Two Years After Beatrix Ruf’s Controversial Departure, the Stedelijk Museum Has Appointed Rein Wolfs as Its New Director

The Dutch curator joins the institution from the Bundekunsthalle in Bonn.

Rein Wolfs, director of the Bundeskunsthalle and soon to be director of the Stedelijk Museum. Photo by Henning Kaiser/picture alliance via Getty Images.
Rein Wolfs, director of the Bundeskunsthalle and soon to be director of the Stedelijk Museum. Photo by Henning Kaiser/picture alliance via Getty Images.

The board of the Stedelijk Museum in Amsterdam has named Rein Wolfs as its new director. He is tasked with getting one of Europe’s most important modern and contemporary art museums back on track after its illustrious former director was forced to step down.

Wolfs’s appointment comes a year and a half after the leading German curator Beatrix Ruf resigned amid accusations of a conflicts of interest, which she emphatically denied.

The 58-year-old Dutch curator and art historian who succeeds Ruf is the director of the Bundekunsthalle in Bonn. “We are delighted that Rein will be joining the Stedelijk,” Truze Lodder, the chair of the museum’s supervisory board, said in a statement. Lodder emphasized Wolfs’s appreciation of the need for public-private financing that is “independent of outside interests.” She also stressed that he is committed to increasing inclusion and diversity in the museum.

“As a director, he embodies the qualities the Stedelijk Museum seeks: a deep knowledge of art and, in a broad sense, administrative experience, international charisma, a worldwide network, excellent relationships with artists, an exciting artistic vision, and openness to ideas from staff and collaborative partners.”

“I grew up with the Stedelijk Museum Amsterdam and I hope to provide the guidance and support needed to lead this museum, with its revolutionary history and fantastic collection, into the future,” Wolfs said in a statement. “The Stedelijk is a bold public institute that can become even more diverse, human, and international, and play a vital role in social debate,” he said.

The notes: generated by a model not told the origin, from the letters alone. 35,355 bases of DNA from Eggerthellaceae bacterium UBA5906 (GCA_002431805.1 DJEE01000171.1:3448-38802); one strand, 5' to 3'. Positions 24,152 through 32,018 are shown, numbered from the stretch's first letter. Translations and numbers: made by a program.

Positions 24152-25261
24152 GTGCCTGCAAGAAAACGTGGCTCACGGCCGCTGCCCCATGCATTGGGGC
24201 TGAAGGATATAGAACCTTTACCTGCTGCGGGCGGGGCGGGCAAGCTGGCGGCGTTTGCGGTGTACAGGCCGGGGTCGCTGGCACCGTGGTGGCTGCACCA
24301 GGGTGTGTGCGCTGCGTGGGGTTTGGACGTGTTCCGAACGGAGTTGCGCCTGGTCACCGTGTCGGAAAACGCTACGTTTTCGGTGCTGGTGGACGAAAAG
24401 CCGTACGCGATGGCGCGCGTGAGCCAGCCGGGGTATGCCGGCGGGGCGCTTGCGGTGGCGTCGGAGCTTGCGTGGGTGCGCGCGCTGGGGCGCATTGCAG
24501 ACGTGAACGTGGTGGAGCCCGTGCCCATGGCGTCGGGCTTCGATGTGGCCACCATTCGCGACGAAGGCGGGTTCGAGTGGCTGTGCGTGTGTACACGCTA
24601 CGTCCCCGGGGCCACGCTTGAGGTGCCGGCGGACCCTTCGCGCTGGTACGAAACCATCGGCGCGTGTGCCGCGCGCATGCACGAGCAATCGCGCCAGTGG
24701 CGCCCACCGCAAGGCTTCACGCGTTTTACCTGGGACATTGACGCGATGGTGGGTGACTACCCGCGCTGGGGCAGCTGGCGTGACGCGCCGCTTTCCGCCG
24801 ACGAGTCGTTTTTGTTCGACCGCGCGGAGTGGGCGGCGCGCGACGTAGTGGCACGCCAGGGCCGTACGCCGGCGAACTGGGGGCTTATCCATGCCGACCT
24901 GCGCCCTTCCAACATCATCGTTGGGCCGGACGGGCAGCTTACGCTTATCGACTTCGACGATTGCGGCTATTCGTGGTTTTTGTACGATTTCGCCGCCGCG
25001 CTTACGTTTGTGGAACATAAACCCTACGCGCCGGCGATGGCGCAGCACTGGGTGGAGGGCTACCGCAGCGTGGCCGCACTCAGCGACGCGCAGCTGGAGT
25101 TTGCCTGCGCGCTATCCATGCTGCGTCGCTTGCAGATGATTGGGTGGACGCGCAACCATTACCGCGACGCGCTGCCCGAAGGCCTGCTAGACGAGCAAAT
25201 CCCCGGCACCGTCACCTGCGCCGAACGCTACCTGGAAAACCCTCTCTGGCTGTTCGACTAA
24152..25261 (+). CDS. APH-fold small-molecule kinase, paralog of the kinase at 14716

Wolfs is due to start work at the Stedelijk from December 1, although he will be advising on key policy positions and appointments before then.

Jan Willem Sieburgh has been the Stedelijk’s acting director after Ruf’s abrupt departure in November 2017. Ruf was controversially pushed out of the museum after Dutch media reports questioned her impartiality in making museum acquisitions, accusing her of having a “conflict of interest,” and continuing to advise private collectors during her tenure at the museum. An inquiry into the allegations by Amsterdam City Council cleared the former museum director of any wrongdoing, and the Stedelijk issued a statement exonerating her.

Ruf did not resume her position at the museum, however, and three board members resigned after the news that the former director had been cleared. They said it was to let the museum “start afresh.” 

Wolfs has led the Bonn exhibition space since 2013, where he has played an important role in transforming the struggling institution. Notably, he was a co-curator of the museum’s exhibition of the Gurlitt trove, a vast hoard that includes Nazi-confiscated so-called “degenerate art.” The exhibition was a partnership with the Kunstmuseum Bern in Switzerland where Cornelius Gurlitt bequeathed his controversial collection. 

Before taking up the role in Bonn, Wolfs worked variously in senior positions at Kassel’s Museum Fridericianum, Rotterdam’s Museum Boijmans Van Beuningen, and Zürich’s Migros Museum of Contemporary Art. He has previously collaborated with the Stedelijk on a Malevich exhibition. 


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